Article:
Dolphin impaled in the head found dead, wildlife officials seek clues

Michael Braun
Investigators are looking for who or what made a gash in the head of a bottlenose dolphin found dead in May.

FORT MYERS, Fla. – Investigators are looking into who or what made a penetrating gash in the head of a bottlenose dolphin that was later found dead on a Florida beach.

Investigators from the National Oceanic and Atmospheric Association's Office of Law Enforcement said marine mammal experts saw the wound after the dolphin was found dead on Upper Captiva Island in the Gulf of Mexico near Fort Myers. The association announced a $38,000 reward Thursday for a conviction related to the death.

The Florida Fish and Wildlife Conservation Commission recovered the animal at the end of May, and a necropsy revealed it had been impaled in the head with a spear-like object while alive. 

“It takes a truly callous person to stab a gentle dolphin in the head,” said Kate MacFall, Florida state director for the Humane Society of the United States. “Dolphins are among the most beloved of marine animals and there is absolutely no excuse for this wanton cruelty."

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The wound, penetrating from above and in front of the right eye, extended almost 6 inches toward the top and back of the head, a necropsy revealed. The wound ended inside the head at the top of the skull and had evidence of hemorrhaging, indicating wounds consistent with being impaled prior to death.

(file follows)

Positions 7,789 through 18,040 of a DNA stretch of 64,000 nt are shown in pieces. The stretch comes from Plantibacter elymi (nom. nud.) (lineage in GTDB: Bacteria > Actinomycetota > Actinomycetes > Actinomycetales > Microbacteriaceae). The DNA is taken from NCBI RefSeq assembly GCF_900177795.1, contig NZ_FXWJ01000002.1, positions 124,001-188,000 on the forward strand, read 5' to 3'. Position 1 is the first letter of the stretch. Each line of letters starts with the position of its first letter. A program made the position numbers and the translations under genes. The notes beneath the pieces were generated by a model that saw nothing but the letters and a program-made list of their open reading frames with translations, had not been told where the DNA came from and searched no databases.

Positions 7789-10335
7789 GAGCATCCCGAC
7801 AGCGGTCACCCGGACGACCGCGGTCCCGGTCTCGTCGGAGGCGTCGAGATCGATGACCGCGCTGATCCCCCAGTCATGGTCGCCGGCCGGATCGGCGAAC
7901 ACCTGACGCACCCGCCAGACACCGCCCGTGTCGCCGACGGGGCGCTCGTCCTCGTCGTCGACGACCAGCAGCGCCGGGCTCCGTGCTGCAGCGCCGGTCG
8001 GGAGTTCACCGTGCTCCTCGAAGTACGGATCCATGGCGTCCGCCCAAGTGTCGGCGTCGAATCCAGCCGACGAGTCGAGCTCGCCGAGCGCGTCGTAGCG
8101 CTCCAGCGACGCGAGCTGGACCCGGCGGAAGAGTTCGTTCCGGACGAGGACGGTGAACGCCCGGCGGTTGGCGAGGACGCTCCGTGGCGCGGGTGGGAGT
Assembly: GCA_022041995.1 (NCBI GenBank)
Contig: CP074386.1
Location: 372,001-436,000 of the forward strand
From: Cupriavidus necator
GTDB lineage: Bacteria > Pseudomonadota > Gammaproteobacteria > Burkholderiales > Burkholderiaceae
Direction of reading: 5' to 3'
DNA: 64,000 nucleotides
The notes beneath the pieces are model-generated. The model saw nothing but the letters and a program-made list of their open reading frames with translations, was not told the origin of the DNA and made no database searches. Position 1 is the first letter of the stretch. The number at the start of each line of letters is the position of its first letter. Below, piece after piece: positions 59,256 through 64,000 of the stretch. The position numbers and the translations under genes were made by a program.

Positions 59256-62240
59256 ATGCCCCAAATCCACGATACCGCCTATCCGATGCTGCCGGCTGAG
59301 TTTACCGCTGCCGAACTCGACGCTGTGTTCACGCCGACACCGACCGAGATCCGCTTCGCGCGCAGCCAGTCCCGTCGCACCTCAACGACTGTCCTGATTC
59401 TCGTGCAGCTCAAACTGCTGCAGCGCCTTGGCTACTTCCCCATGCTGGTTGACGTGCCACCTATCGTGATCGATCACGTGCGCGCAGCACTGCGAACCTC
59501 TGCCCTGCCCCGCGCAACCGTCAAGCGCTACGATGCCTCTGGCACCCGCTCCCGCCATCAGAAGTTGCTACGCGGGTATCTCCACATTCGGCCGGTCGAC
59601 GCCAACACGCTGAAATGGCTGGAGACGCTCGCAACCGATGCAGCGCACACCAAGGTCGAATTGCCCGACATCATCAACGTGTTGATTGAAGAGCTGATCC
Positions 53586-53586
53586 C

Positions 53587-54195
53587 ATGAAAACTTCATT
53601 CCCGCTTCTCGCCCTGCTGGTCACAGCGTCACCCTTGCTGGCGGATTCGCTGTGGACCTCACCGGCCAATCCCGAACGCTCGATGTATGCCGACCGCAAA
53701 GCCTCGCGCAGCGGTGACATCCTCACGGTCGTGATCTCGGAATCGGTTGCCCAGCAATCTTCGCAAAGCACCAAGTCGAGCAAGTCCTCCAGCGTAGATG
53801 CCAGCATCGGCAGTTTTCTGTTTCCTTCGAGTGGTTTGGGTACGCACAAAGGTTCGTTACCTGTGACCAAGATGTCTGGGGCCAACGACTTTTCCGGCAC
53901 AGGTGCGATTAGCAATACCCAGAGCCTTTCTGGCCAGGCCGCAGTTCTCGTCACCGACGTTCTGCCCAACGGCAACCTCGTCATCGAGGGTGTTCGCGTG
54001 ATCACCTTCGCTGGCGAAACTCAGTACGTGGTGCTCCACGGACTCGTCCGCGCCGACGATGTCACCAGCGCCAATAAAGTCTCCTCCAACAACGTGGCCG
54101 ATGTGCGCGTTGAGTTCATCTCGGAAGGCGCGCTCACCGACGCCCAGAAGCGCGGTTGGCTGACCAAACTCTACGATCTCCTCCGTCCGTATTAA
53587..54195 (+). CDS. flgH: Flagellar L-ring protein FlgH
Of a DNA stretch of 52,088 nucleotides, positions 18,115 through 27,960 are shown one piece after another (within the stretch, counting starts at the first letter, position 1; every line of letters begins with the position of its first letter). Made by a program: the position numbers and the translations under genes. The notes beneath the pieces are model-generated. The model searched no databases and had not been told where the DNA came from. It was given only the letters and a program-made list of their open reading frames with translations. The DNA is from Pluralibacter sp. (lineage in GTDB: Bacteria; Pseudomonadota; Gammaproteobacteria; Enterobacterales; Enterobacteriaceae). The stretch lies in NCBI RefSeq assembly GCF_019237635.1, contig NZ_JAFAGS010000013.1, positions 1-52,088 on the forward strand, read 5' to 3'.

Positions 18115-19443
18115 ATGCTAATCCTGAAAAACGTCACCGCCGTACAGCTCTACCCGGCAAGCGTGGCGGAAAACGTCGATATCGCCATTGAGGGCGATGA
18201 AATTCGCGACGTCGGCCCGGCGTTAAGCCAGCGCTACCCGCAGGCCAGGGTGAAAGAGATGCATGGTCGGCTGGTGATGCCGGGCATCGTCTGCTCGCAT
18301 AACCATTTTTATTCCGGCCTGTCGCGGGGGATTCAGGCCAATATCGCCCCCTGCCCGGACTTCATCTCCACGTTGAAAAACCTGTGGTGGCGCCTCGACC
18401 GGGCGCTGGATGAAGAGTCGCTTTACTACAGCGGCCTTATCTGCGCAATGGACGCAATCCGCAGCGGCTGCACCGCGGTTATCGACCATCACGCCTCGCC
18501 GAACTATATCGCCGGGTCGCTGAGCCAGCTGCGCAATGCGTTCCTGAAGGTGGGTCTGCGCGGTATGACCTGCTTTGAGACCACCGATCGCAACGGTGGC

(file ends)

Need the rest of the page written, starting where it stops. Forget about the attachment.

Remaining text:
The animal was an adult male previously known to area biologists. They said he was last observed swimming around fishing boats with "begging dolphins."

The puncture wound indicates the dolphin might have been in a begging posture when he was stabbed, the necropsy noted. 

NOAA said there have been at least 26 violent incidents toward dolphins in the Gulf of Mexico since 2002, including evidence of them being shot by guns or arrows, or impaled.  

The agency recommends avoiding feeding or trying to feed wild dolphins. It is illegal to do so and dolphins fed by people learn to associate people, boats and fishing gear with food, which puts dolphins and people in harmful situations.

Additionally, harassing, harming, killing or feeding wild dolphins is prohibited under the Marine Mammal Protection Act of 1972. Violations can be prosecuted either civilly or criminally and are punishable by up to $100,000 in fines and up to one year in jail per violation.

Follow Michael Braun on Twitter: @MichaelBraunNP 

This article originally appeared on Fort Myers News-Press: Dolphin impaled in head found dead on Florida's Captiva Island